When I used to do what I used to do

Photo Credit  HA Photography

Photo Credit HA Photography

By Bruce Williams

I realized and recognized a long time ago that there are things I do very well, and things I don’t do well at all. We don’t have enough space here to talk about what I don’t do well, so I’m going to outline the reason I have focused on the good stuff.

At a very early age I realized I could speak in public and make sense. I could understand information, organize thoughts, then speak about it. Sometimes I could make people laugh, sometimes help them better understand something, sometimes get them to spend money, sometimes I help them change their mind about something.

As I did it more and more I would work on using use precise and effective words, speaking in tones that suited the situation, be it measured, motivating, gentle or emphatic. I learned to use context as a means of framing why what I was talking about mattered to my audience.

I was in electronic media for a long time of course, where pure spoken word or what you’re saying in front of a camera needed to be concise and straightforward. You never wanted to hear someone say “what is he talking about?”. As an ambassador in public and private situations for my employer in both business and community situations, I used those same abilities to develop relationships with current and potential advertisers. It also worked when I was acting as a public face of the organization at so many community fundraising events. Both are also opportunities to connect with others because of a shared interest. It was apparent to me at the start of my career that they both required the same rare ability I had been blessed to have. All of it required being an effective public speaker. Speaking in front a crowd or striking up dialogue with people you don’t know is one of our greatest human fears. It doesn’t intimidate me in the least bit. I give myself credit for being smart enough at an early age to consider basing a career on that.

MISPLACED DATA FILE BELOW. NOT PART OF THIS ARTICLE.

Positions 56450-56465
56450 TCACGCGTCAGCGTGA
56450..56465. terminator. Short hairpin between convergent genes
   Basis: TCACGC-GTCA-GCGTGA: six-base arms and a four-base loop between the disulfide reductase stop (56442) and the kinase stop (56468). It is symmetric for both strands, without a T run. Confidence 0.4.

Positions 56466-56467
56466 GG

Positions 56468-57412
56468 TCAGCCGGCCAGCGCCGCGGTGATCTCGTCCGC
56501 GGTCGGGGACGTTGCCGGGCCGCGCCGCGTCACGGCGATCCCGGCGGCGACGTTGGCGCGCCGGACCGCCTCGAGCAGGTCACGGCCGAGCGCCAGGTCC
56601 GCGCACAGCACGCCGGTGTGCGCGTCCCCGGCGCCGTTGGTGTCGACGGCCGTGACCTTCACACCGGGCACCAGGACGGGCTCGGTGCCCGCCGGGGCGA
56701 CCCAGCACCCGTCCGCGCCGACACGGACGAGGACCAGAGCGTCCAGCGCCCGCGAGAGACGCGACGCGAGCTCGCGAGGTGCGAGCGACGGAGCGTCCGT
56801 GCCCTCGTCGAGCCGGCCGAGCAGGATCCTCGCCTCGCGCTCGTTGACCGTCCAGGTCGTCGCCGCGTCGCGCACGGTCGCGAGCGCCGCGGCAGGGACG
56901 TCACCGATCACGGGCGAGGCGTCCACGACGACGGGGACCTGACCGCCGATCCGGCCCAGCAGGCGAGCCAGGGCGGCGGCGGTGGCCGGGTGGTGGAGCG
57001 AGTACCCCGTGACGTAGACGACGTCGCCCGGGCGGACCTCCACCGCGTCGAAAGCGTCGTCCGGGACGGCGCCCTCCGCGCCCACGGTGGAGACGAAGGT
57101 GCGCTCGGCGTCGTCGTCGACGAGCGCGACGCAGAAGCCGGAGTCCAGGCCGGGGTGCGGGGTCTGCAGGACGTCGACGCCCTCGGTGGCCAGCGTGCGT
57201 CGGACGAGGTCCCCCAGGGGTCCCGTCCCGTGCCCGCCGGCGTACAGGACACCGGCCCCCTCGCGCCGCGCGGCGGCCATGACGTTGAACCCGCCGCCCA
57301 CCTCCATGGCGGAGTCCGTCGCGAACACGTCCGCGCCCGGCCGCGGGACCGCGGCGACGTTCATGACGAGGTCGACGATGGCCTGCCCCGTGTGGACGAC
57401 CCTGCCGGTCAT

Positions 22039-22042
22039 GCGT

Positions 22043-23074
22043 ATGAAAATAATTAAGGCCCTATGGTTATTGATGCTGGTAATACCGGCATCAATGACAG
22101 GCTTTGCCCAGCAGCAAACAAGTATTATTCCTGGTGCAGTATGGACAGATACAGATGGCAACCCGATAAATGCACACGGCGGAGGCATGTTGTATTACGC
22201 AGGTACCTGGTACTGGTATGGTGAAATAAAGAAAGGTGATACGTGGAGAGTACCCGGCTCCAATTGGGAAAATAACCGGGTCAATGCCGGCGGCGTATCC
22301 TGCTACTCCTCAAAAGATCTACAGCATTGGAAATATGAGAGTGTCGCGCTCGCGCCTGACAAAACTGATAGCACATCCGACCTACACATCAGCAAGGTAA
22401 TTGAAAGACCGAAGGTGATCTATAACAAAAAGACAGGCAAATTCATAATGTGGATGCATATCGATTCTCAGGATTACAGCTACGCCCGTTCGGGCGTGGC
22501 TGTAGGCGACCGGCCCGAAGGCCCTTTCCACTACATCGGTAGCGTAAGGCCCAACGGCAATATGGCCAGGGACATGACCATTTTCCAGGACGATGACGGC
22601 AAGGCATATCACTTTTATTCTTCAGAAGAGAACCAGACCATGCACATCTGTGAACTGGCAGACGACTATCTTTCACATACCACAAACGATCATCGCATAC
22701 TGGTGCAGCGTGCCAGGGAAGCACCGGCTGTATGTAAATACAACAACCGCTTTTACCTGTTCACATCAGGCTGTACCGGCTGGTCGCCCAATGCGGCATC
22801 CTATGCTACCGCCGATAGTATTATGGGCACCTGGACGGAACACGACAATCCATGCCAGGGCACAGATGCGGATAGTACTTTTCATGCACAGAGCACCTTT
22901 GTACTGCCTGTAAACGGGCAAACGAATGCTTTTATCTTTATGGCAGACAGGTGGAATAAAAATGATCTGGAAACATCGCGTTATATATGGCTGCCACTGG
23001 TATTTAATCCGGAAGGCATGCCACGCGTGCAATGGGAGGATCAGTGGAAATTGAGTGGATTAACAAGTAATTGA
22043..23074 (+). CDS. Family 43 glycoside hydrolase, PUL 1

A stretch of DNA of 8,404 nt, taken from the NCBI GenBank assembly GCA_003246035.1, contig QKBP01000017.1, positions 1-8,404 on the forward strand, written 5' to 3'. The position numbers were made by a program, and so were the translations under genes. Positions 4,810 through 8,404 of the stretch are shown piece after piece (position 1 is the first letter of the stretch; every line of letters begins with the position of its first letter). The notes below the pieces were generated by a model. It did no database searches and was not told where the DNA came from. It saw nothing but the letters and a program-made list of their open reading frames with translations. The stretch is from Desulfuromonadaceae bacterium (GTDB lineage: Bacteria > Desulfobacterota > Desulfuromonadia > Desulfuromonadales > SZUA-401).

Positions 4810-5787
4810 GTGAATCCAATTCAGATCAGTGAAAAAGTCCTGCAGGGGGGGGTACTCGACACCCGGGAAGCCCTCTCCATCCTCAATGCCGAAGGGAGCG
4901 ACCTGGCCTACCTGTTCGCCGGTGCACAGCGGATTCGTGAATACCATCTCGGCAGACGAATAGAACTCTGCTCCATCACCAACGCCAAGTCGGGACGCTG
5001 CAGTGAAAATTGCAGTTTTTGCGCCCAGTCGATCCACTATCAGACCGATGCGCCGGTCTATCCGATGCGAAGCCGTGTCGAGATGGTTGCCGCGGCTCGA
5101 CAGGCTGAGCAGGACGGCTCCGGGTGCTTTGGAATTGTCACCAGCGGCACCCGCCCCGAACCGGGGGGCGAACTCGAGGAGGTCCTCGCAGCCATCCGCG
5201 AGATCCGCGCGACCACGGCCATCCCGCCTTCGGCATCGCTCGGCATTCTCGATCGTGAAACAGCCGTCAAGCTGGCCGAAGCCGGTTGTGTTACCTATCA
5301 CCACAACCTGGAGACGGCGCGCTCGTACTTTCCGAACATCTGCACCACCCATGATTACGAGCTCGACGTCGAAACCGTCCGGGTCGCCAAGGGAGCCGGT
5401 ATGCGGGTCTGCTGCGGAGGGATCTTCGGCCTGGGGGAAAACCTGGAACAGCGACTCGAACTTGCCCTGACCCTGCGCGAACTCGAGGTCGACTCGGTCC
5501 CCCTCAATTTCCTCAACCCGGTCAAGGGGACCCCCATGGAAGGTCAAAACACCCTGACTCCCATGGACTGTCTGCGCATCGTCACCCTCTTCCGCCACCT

Of course, in all those situations it’s equally important to listen.

Now that I am no longer a broadcaster those same skills are the foundation of what I do in the volunteer community and in business. Contacts I have made in the past and communication established along the way are the foundation of new projects. The ability to create new relationships with people previously unknown and to articulate what we have in common creates success. The right words said the right way will create an outcome that is in everyone’s best interest. How can that not be good for building relationships?

When I used to do what I used to do I spoke and others listened. I also listened when they spoke. If you don’t think speaking is your strength, you may very well find that the more you listen the more you will have to say.